i was wondering about what to do on the spur of the moment if confronted with him as we're quite likely even to just see them around out walking in the area and i know they cannot hold him on a lead... i don't think he's aggressive, just massive and boisterous... i can't make the horses trot or canter away from him to avoid an incident as that would trigger their flight instinct and wreck all their training re. dogs (they can cope with "normal" dogs out and about, don't bat an eyelid with barking/growling dogs behind fences, and tense up and tolerate loose dogs to an extent, although my horse has been known to strike out at dogs if they push it too far...)... so i'm wondering if turning my horse around to face him and actually yelling at it and chasing it would be effective??? my horses would LOVE that, and would cope well, but would the dog actually turn and run or attack?? i would hate for my horses to get hurt...

it's just a horrible situation and it really worries me... it's very hard trying to get any officials to do anything here, and i just don't want it to take a nasty accident to make it happen... i will go talk to the Mayor this week - if he is around - everything closes down here in August for the holidays!
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Old 08-08-2011, 06:12 PM   #948
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I agree talking to the owners and/or contacting 'Animal Control' would be preferable, but if that's not a viable option (rather un-French thing to do, I'm thinking?), then based on your description of a 'boisterous but nonaggressive' dog, I guess my resort for a horseback situation would be spraying the dog with a water pistol while saying "Go home." Are your horses afraid of dogs though? Because it'd have to be pretty close for you to have a good shot at it.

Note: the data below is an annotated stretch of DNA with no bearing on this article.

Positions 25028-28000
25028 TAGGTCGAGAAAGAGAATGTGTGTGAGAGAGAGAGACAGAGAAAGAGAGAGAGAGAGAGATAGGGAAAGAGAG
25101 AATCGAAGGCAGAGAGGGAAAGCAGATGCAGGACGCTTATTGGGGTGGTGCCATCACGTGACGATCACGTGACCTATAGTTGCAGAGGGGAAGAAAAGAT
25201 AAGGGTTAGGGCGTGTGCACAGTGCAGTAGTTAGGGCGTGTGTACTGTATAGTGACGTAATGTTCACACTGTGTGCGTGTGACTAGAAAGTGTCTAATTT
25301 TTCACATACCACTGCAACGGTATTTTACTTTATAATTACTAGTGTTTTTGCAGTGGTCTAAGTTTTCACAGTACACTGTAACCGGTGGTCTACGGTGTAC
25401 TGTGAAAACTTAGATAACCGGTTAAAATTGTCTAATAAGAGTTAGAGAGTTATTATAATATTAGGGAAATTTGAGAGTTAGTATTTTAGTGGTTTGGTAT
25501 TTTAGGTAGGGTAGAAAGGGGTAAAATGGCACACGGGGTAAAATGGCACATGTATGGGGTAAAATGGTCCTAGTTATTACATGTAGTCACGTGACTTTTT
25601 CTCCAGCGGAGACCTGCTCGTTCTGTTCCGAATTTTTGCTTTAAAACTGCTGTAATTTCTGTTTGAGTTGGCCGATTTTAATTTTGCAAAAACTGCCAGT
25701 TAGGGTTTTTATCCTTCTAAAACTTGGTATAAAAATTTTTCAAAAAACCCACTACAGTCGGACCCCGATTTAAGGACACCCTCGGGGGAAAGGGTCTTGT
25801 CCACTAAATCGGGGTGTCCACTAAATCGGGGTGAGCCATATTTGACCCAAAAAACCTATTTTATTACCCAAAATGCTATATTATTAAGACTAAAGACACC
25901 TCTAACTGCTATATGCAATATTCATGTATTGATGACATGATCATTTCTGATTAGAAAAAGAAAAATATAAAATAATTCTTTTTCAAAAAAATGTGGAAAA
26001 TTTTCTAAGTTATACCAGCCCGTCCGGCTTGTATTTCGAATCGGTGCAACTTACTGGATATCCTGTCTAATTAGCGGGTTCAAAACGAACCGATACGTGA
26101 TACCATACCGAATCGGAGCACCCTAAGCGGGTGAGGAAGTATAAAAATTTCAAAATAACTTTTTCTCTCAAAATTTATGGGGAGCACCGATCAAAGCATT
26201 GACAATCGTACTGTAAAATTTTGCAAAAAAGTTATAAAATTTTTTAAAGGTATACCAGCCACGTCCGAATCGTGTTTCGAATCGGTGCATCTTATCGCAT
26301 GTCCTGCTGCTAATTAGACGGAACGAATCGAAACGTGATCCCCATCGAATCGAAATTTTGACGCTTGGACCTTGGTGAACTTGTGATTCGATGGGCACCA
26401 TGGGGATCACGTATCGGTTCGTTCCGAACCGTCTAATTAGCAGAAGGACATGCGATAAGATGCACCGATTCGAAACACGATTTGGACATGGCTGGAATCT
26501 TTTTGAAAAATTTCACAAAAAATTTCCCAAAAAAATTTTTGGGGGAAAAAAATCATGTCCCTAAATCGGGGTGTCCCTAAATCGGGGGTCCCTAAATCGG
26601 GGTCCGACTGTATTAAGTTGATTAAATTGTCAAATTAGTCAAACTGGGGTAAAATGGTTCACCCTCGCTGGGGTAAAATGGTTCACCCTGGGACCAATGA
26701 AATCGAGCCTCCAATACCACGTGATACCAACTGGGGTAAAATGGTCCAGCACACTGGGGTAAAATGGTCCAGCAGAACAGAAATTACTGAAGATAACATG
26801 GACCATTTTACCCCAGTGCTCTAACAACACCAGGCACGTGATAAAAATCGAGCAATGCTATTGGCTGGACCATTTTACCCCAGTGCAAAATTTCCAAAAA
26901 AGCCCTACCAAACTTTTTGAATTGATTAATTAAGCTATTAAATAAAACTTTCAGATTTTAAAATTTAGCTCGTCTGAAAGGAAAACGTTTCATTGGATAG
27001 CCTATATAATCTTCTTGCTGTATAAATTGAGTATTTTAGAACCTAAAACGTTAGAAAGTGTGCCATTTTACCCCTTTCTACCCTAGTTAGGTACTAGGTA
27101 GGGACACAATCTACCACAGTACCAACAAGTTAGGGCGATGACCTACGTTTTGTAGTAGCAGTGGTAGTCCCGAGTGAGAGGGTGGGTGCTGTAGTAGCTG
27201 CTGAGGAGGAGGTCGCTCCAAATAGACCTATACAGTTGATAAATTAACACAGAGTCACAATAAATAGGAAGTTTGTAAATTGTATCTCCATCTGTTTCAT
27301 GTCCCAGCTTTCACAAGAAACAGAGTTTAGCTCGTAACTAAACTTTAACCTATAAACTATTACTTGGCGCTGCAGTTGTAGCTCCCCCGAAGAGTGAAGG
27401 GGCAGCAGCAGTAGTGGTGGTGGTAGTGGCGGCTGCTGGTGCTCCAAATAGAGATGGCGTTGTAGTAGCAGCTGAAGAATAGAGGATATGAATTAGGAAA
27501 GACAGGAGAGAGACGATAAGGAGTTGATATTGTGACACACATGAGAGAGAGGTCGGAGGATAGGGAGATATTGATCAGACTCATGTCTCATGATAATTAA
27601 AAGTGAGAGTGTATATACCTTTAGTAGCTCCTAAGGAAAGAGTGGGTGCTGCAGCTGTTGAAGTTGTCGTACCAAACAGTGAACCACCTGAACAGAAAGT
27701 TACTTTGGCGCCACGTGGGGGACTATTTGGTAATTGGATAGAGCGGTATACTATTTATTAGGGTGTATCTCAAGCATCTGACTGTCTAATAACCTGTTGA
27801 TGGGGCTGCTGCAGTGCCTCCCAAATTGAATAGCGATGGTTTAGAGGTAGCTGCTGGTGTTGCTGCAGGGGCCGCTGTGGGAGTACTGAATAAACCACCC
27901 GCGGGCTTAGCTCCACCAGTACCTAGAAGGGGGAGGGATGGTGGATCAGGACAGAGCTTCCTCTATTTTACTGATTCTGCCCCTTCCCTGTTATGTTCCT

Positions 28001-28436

hi yolland!

thanks for that! yes, others have also suggested spraying him with a water pistol, but it would be a bit tricky to carry something like that around with me on horseback... i reckon that could spook my horses though, although they are used to being hosed down, and i could desensitise them quickly enough to it... someone warned against it though saying some dogs LOVE that and see it as a game and we would never get rid of him lol!! i thought a ball could be something i could fit in my pocket, and maybe that would distract him long enough til we'd gone by... i just don't know... the stable owners do want to go to the police but asked me to talk to the owners first (they're English and don't speak a word of French) just to see if it could be resolved amicably... they're very polite and friendly people and seemed to understand the situation, but the dog still jumps the fence and chases horses/bikes/cars...

i'm wondering about going on the offensive and getting my horses to turn and face him and chase him and drive him home, but wish i knew how he was likely to react... my horses are youngsters and have been doing so well with getting used to dogs, and can cope with "normal" dogs, small/normal sized dogs yapping around their feet and dogs on chains, or behind fences, but i fear this beasty is SO massive and exuberant he would blow their minds! he chased us the other day but we were far away enough for the horses not to register, but even from a distance he looked like a bear!

will definitely have to take it further, or at least encourage the stable yard to do so...
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Old 08-08-2011, 06:24 PM   #949